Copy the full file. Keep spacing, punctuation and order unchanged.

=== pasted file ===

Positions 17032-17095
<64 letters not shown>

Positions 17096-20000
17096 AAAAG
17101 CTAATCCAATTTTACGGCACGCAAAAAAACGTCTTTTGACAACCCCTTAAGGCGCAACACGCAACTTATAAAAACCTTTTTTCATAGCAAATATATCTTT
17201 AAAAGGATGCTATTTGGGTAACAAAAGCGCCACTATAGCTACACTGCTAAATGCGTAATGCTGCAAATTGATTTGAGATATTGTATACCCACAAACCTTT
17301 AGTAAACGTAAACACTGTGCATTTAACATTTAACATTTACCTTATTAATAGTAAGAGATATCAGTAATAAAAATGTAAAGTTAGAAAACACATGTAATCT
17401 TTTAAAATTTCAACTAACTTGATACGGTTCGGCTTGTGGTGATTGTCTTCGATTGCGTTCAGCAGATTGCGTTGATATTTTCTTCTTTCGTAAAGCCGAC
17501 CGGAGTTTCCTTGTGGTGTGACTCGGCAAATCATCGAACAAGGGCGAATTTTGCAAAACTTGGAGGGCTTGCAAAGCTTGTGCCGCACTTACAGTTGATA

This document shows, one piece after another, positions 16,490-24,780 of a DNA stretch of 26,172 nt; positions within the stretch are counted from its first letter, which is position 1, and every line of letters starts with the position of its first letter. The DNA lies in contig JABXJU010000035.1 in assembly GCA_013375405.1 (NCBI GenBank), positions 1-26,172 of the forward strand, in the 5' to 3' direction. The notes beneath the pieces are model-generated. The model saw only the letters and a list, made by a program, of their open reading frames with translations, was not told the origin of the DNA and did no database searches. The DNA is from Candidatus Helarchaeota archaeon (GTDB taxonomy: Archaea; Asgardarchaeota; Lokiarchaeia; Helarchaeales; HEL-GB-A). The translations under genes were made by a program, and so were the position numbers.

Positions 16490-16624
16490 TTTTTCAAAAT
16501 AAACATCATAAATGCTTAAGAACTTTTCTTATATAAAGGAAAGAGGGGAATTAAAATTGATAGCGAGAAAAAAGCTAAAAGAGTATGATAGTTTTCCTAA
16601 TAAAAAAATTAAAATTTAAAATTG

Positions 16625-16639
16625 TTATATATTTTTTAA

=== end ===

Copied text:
Positions 17032-17095
<64 letters not shown>

Positions 17096-20000
17096 AAAAG
17101 CTAATCCAATTTTACGGCACGCAAAAAAACGTCTTTTGACAACCCCTTAAGGCGCAACACGCAACTTATAAAAACCTTTTTTCATAGCAAATATATCTTT
17201 AAAAGGATGCTATTTGGGTAACAAAAGCGCCACTATAGCTACACTGCTAAATGCGTAATGCTGCAAATTGATTTGAGATATTGTATACCCACAAACCTTT
17301 AGTAAACGTAAACACTGTGCATTTAACATTTAACATTTACCTTATTAATAGTAAGAGATATCAGTAATAAAAATGTAAAGTTAGAAAACACATGTAATCT
17401 TTTAAAATTTCAACTAACTTGATACGGTTCGGCTTGTGGTGATTGTCTTCGATTGCGTTCAGCAGATTGCGTTGATATTTTCTTCTTTCGTAAAGCCGAC
17501 CGGAGTTTCCTTGTGGTGTGACTCGGCAAATCATCGAACAAGGGCGAATTTTGCAAAACTTGGAGGGCTTGCAAAGCTTGTGCCGCACTTACAGTTGATA

This document shows, one piece after another, positions 16,490-24,780 of a DNA stretch of 26,172 nt; positions within the stretch are counted from its first letter, which is position 1, and every line of letters starts with the position of its first letter. The DNA lies in contig JABXJU010000035.1 in assembly GCA_013375405.1 (NCBI GenBank), positions 1-26,172 of the forward strand, in the 5' to 3' direction. The notes beneath the pieces are model-generated. The model saw only the letters and a list, made by a program, of their open reading frames with translations, was not told the origin of the DNA and did no database searches. The DNA is from Candidatus Helarchaeota archaeon (GTDB taxonomy: Archaea; Asgardarchaeota; Lokiarchaeia; Helarchaeales; HEL-GB-A). The translations under genes were made by a program, and so were the position numbers.

Positions 16490-16624
16490 TTTTTCAAAAT
16501 AAACATCATAAATGCTTAAGAACTTTTCTTATATAAAGGAAAGAGGGGAATTAAAATTGATAGCGAGAAAAAAGCTAAAAGAGTATGATAGTTTTCCTAA
16601 TAAAAAAATTAAAATTTAAAATTG

Positions 16625-16639
16625 TTATATATTTTTTAA